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Biden's new immigration orders look a lot like Trump's

President Joe Biden speaks with U.S. Customs and Border Protection officers as he visits the U.S.-Mexico border in El Paso, Texas, on January 8, 2023. (Jim Watson/AFP via Getty Images)
President Joe Biden speaks with U.S. Customs and Border Protection officers as he visits the U.S.-Mexico border in El Paso, Texas, on January 8, 2023. (Jim Watson/AFP via Getty Images)

“Rose” was brutally beaten by her husband in Haiti. Still bleeding, she sought help from the police. They told her it was “a problem between a husband and wife” and sent her home, where her husband attacked her again, knocking out her tooth and leaving her with a 4-inch scar across her forehead.

Terrified, Rose fled Haiti in the middle of the night. Like many other migrants, Rose presented herself at the U.S.-Mexico border, and expressed a fear of return. She had no authorization to be in the United States — and at the time, she didn’t need any. Our asylum law, codified in the Refugee Act of 1980, allows for individuals fleeing violence and persecution to seek protection in exactly this way. Today, Rose is safe in Massachusetts, where she was granted asylum and now works as a nurse.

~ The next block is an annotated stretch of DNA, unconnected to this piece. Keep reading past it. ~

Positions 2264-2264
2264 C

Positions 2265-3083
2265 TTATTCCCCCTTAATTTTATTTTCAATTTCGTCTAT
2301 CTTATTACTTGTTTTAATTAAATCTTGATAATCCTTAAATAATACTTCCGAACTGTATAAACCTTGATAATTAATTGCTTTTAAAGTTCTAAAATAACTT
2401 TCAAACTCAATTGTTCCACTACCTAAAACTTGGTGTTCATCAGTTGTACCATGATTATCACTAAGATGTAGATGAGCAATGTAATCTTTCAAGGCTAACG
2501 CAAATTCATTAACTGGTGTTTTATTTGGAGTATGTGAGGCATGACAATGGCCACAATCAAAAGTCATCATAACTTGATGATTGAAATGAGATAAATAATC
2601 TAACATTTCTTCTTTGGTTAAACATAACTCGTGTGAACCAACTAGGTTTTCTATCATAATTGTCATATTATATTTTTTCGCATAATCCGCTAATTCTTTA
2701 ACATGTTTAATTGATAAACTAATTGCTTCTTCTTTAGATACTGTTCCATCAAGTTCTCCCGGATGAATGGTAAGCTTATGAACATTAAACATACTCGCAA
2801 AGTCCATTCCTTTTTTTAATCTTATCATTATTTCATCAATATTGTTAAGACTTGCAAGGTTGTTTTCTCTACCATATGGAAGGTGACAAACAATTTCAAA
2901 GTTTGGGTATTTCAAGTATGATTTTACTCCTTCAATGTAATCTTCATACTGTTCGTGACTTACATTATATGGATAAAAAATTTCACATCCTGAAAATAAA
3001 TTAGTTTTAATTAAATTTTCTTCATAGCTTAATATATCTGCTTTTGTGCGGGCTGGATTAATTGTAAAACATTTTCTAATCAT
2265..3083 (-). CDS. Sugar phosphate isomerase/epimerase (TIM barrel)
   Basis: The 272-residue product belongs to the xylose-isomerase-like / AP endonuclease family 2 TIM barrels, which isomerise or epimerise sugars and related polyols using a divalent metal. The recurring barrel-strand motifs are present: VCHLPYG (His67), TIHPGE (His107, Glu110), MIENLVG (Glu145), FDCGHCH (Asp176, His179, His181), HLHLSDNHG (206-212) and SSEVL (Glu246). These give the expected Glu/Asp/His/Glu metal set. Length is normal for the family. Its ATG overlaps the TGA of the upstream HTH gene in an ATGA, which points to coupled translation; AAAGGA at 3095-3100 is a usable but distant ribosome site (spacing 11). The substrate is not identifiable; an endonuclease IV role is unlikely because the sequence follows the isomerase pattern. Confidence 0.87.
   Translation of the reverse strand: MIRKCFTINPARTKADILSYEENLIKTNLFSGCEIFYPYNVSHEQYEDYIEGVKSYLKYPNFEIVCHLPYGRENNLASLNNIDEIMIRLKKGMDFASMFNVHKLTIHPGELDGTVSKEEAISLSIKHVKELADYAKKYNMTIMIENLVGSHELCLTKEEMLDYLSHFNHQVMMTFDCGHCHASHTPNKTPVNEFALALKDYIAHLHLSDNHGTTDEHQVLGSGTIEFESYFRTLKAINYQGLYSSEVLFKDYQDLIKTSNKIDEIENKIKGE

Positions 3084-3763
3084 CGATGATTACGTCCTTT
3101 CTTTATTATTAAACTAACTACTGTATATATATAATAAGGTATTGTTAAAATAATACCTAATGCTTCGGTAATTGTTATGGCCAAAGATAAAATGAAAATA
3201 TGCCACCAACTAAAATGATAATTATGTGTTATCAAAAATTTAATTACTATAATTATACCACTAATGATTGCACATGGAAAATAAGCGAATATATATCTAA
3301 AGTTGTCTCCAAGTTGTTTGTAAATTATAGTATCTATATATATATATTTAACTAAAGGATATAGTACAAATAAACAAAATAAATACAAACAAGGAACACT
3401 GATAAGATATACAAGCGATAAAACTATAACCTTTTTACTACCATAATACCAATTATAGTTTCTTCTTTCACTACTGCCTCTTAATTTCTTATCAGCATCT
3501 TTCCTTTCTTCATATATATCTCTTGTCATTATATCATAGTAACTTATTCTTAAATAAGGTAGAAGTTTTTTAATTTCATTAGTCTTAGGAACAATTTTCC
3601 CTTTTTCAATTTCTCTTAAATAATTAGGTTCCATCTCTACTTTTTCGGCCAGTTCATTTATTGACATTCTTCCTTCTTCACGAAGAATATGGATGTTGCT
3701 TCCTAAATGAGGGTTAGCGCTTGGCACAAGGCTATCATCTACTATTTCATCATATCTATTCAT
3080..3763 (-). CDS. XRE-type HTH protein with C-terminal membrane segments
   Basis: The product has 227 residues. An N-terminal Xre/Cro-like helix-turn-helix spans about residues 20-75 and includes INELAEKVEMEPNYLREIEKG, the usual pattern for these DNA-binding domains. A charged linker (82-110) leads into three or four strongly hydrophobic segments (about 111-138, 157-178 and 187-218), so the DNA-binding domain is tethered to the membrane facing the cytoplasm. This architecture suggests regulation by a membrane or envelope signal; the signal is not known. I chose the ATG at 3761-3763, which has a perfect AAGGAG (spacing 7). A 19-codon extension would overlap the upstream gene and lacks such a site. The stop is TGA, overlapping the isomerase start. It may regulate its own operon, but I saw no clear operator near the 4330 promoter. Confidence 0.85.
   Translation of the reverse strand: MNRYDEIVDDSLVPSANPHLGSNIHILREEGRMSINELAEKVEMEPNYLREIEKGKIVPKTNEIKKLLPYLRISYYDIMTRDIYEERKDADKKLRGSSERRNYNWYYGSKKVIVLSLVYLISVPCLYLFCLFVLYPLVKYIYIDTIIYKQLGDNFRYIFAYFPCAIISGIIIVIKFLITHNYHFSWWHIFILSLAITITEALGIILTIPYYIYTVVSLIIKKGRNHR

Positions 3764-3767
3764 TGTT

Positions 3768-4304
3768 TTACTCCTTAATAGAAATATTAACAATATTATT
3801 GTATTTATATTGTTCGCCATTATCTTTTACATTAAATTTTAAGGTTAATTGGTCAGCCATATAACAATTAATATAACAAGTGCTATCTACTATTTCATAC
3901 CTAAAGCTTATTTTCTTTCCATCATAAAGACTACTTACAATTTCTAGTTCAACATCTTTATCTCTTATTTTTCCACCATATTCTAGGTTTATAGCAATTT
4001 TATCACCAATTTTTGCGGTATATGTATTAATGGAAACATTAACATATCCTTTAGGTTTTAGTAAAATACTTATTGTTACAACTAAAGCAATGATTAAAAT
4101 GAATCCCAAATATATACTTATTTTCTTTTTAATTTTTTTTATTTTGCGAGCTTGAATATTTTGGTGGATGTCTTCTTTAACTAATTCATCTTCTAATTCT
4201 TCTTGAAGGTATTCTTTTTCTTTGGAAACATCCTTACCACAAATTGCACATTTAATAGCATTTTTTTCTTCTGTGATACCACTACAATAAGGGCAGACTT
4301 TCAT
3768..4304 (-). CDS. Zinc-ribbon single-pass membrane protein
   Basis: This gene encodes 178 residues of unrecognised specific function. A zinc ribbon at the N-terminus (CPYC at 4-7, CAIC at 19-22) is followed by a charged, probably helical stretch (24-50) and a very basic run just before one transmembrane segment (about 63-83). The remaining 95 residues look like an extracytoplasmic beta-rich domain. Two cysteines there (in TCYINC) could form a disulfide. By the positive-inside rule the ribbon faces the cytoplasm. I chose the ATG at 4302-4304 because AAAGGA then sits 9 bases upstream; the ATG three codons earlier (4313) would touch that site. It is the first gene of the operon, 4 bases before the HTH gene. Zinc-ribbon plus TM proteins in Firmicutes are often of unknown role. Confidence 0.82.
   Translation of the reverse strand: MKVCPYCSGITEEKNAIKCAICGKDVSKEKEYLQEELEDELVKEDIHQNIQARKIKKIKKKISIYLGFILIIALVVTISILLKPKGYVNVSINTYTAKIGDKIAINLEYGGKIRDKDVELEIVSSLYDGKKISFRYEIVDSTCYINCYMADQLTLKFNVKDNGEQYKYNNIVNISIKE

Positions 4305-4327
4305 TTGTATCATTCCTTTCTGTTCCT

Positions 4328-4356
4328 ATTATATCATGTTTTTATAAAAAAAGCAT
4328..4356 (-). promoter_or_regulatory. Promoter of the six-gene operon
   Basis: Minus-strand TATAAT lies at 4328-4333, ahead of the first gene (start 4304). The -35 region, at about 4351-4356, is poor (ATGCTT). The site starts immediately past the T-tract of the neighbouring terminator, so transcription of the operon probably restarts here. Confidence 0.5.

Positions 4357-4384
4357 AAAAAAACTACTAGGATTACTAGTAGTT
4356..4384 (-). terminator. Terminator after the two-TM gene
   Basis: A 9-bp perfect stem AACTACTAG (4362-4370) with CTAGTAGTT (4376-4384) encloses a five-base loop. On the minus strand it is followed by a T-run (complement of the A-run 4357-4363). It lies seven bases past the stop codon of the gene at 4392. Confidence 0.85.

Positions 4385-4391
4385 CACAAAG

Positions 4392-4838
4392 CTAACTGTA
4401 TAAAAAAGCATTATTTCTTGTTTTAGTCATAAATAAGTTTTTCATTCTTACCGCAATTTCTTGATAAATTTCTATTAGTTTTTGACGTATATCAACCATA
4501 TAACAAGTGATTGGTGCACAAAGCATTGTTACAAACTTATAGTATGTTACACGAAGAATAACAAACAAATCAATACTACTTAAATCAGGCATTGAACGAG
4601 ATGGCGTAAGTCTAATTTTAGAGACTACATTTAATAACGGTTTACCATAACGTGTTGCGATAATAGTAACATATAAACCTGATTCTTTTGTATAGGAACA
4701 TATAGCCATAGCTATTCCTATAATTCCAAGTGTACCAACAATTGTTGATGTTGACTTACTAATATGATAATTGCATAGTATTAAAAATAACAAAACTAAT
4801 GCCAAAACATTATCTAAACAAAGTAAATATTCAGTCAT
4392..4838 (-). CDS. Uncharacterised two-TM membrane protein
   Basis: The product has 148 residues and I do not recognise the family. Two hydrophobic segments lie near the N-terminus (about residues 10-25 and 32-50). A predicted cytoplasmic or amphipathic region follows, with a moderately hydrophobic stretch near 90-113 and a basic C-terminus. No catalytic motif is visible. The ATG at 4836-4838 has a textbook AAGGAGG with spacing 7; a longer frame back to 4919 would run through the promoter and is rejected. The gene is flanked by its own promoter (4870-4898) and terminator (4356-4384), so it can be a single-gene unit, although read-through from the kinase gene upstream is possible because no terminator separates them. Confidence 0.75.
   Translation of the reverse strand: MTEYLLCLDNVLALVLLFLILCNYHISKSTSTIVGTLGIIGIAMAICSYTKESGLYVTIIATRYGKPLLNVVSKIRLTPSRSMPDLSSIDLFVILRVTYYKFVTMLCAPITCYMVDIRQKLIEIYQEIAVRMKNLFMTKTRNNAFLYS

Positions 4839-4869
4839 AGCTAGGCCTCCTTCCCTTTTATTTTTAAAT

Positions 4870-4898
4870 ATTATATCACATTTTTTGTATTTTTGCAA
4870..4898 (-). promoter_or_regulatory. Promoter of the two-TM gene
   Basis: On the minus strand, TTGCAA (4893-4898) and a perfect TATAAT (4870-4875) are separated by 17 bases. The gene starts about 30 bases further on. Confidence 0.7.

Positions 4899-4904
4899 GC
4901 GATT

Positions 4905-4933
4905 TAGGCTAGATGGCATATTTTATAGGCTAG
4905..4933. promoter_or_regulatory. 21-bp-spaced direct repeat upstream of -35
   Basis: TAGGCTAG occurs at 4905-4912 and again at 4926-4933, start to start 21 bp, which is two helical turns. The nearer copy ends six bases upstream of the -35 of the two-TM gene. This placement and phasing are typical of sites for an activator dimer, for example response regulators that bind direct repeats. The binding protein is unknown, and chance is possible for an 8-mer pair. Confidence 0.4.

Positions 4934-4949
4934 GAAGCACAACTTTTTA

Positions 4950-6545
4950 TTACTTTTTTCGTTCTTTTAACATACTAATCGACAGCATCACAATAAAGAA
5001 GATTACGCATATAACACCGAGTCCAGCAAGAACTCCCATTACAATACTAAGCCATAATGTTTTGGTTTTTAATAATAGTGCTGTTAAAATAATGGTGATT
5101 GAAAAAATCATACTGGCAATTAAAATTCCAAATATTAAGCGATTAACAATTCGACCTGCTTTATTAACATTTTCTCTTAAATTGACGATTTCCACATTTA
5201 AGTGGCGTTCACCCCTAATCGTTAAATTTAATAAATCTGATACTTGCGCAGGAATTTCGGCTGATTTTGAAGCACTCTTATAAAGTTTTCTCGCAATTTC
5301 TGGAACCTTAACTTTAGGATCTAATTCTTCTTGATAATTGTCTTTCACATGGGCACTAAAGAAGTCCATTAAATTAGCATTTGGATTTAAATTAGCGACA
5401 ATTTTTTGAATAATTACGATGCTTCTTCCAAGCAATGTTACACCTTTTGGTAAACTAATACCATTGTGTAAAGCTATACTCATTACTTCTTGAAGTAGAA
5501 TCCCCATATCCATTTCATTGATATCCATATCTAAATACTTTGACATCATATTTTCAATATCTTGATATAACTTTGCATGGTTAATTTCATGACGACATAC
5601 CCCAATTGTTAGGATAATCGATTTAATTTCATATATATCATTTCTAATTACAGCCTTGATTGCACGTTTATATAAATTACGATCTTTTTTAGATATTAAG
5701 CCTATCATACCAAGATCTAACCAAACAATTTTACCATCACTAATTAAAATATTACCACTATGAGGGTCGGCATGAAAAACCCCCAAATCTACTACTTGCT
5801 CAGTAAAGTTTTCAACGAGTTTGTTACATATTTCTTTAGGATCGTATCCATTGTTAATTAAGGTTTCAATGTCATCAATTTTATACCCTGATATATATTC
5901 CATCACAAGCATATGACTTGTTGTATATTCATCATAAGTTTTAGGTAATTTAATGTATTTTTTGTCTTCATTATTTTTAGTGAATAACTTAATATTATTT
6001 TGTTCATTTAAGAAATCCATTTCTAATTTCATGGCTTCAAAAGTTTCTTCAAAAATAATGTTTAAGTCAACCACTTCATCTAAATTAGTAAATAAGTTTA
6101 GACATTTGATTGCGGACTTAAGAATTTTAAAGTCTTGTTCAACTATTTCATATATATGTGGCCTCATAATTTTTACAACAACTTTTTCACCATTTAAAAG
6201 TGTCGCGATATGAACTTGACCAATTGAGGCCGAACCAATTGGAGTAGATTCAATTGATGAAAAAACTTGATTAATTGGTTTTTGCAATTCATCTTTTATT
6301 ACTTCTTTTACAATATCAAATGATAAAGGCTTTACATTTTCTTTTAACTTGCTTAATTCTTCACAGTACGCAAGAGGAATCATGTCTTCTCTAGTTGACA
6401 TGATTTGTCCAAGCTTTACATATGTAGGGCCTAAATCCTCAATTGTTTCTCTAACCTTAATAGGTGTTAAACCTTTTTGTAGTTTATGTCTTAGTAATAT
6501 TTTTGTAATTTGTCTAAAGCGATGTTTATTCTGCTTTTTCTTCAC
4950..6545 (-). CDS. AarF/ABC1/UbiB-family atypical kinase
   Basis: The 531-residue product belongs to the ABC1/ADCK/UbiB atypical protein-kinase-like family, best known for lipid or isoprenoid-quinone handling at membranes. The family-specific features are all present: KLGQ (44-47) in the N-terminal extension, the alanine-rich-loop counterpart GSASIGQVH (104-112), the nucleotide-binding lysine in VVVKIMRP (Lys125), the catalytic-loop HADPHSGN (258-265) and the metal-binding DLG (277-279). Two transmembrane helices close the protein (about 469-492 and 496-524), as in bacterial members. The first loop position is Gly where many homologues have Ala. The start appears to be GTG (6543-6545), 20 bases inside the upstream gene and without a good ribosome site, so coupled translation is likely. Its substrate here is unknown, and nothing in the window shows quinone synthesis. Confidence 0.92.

But under President Biden’s recently announced “Border Enforcement Actions,” it is unlikely we would even know Rose’s name.

Last week, the Biden administration announced aggressive new border enforcement initiatives and draconian restrictions on asylum, some of which specifically target nationals from Haiti, Venezuela, Nicaragua and Cuba. Biden said that his new plan will “limit disorderly and unsafe migration,” but the truth is far more harrowing. In fact, the Biden plan repackages some of the most troubling immigration and asylum policies from the Trump era and offers them up as novel solutions. These policies didn’t work then, and they won’t work now. Instead, they offer an insidious, inhumane and illegal response to a complex problem.

Immigrants awake after spending the night sleeping outside a migrant shelter on January 9, 2023 in El Paso, Texas. President Joe Biden visited El Paso on January 8, his first visit to the border since he became president two years before. (John Moore/Getty Images)
Immigrants awake after spending the night sleeping outside a migrant shelter on January 9, 2023 in El Paso, Texas. President Joe Biden visited El Paso on January 8, his first visit to the border since he became president two years before. (John Moore/Getty Images)

First, the Biden plan promises to expand a program that currently applies to Venezuelan nationals to migrants from Cuba, Haiti and Nicaragua. While the program sounds promising in theory — an expanded avenue for authorized migration from countries with large numbers of intending migrants — the devil is in the details. Under this program, hopeful beneficiaries must, among other requirements, have a sponsor in the United States, have a valid passport and be able to pay for their own commercial plane travel to the U.S. Even with those requirements met, migrants would have to pass thorough background checks while remaining in their country of origin. Those who seek to travel through Central America and Mexico, as many asylum seekers do, would be automatically ineligible for the program.